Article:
China’s state-run Global Times newspaper has accused Australia of politicising China’s court ruling on the death sentence of former Australian actor Karm Gilespie.
In an opinion piece for the publication, columnist Yu Ning says Australia’s mentality towards China is “increasingly irrational”, again accusing the country of “being a pawn for the US” amid growing tensions between Australia and China.
Mr Gilespie, 56, was arrested with more than 7.5 kilograms of methamphetamine in his check-in luggage in 2013 while attempting to board an international flight from Baiyun Airport, in the southern Chinese city of Guangzhou.
While the sentencing decision on Saturday came amid rising tensions between the two countries, the Global Times article claims Australian and other western media outlets were quick to connect the political spat between China and Australia and the death sentence.
Yu Ning says Australia, along with other western countries “always touts itself as a country under the rule of law”, but accuses Australia of “politicising” China’s decision in light of the country upholding the law.
Australia accused of defending a drug trafficker
The article points to comments from Australian Trade and Tourism Minister Simon Birmingham in an interview he did over the weekend on Sky News.
The piece says the minister’s condemnation of the death penalty and consular assistance could lead to relations between the two countries further deteriorating.
"This is very distressing for Mr Gilespie and his loved ones, and our government will continue to provide consular assistance," Senator Birmingham told Sky News' Sunday Agenda program over the weekend.
Asked whether he thought the sentence was linked to the ongoing political row between China and Australia he said: "We shouldn't necessarily view it as such”.
The article points out Australia has abolished capital punishment, and Mr Birmingham says both sides of politics in Australia condemn the death penalty, in all countries.
“Australia has abolished capital punishment, but it makes no sense if Australia keeps using its own legal standards to criticise China's ruling,” the Global Times wrote.
“Chinese society as a whole has zero tolerance for drug trafficking.”
The article says Australian media are “defending is a drug trafficker”. It argues the sentencing serves as a deterrent and the courts decision should be respected.
Australia strongly opposed to death penalty
Foreign Minister Marise Payne has since reiterated Australia's strong opposition to the death penalty.
"We regard it as undermining shared human dignity and inconsistent with principles of criminal justice that allow for rehabilitation," Senator Payne said.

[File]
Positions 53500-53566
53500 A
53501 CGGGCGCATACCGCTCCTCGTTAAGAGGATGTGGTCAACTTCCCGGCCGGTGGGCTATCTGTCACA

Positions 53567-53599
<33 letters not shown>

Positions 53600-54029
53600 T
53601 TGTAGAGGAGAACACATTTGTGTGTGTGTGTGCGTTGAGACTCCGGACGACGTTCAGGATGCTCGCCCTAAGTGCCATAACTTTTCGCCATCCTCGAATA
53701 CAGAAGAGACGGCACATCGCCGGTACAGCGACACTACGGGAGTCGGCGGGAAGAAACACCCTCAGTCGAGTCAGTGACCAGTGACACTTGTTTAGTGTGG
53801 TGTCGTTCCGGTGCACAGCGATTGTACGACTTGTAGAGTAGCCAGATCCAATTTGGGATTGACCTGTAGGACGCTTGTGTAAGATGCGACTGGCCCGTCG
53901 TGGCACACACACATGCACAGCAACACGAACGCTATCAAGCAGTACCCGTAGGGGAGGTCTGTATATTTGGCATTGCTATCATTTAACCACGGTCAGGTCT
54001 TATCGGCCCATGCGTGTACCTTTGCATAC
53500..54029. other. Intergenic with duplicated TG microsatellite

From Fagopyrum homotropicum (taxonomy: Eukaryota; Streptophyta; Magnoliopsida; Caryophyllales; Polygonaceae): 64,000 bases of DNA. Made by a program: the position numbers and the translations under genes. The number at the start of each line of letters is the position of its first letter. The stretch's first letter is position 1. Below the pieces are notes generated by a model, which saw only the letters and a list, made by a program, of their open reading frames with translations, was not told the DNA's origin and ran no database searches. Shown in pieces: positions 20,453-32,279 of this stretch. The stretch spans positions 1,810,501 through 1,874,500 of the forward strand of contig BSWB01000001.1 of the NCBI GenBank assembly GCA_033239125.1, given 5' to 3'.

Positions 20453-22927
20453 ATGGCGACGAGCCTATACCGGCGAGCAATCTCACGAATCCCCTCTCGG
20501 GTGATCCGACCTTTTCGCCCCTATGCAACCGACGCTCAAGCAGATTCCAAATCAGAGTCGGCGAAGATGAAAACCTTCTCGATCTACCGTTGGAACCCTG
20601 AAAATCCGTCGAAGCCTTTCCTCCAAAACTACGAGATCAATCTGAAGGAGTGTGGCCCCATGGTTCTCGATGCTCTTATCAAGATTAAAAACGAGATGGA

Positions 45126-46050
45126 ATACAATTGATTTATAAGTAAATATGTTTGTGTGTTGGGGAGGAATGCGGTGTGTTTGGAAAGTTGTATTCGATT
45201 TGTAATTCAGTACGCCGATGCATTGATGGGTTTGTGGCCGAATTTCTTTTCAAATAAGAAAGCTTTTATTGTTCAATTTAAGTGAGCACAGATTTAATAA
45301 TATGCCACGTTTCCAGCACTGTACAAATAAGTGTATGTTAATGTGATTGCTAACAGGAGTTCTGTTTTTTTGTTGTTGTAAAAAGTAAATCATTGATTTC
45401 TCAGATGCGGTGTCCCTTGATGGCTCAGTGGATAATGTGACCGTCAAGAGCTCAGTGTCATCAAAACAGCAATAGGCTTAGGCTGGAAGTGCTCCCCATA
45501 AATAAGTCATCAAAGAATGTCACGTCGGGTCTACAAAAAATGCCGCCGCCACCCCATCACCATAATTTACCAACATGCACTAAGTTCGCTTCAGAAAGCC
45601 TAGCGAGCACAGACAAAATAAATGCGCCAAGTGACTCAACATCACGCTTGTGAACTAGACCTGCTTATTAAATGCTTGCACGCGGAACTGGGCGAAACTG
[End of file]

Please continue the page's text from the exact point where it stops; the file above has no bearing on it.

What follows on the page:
"The irrevocability of it allows for no errors of fact or law to be corrected. It is no more effective as a deterrent against serious crime than lengthy imprisonment.
"We advocate consistently for the abolition of the death penalty worldwide, via every diplomatic avenue available to us."
The Global Times columnist writer says Canberra has repeatedly harmed China's interests unilaterally, but continues to play the victim.
“China took action to safeguard its legitimate rights and interests, Australia has played the victim, calling China's counteractions ‘bullying’ or ‘coercion’,” Yu Ning wrote.
Beijing has also targeted Australian barley farmers and beef producers after Prime Minister Scott Morrison led international calls for an independent coronavirus inquiry.
Australia accused of ignoring racial abuse of Chinese
When Chinese authorities told students to reconsider travelling to Australia, warning of a rise in racist attacks, Mr Morrison responded that Australia has a “record of multiculturalism, of freedom of religion, of liberty, treating everybody equally”.
The Global Times article accused Mr Morrison of disregarding the rise in racial abuse Chinese people have experienced in Australia during the global coronavirus pandemic.
“If Australia refuses to face up to the issue and correct its policy, it will completely lose its appeal to Chinese students,” the article concludes, stating it was time Australia “face up to reality” and “tell right from wrong”.
According to the Sydney Morning Herald, since April there have been almost 400 reports of racist incidents amid the pandemic towards Asian-Australians.
The survey also revealed about 90 per cent of racist incidents were not being reported to police.
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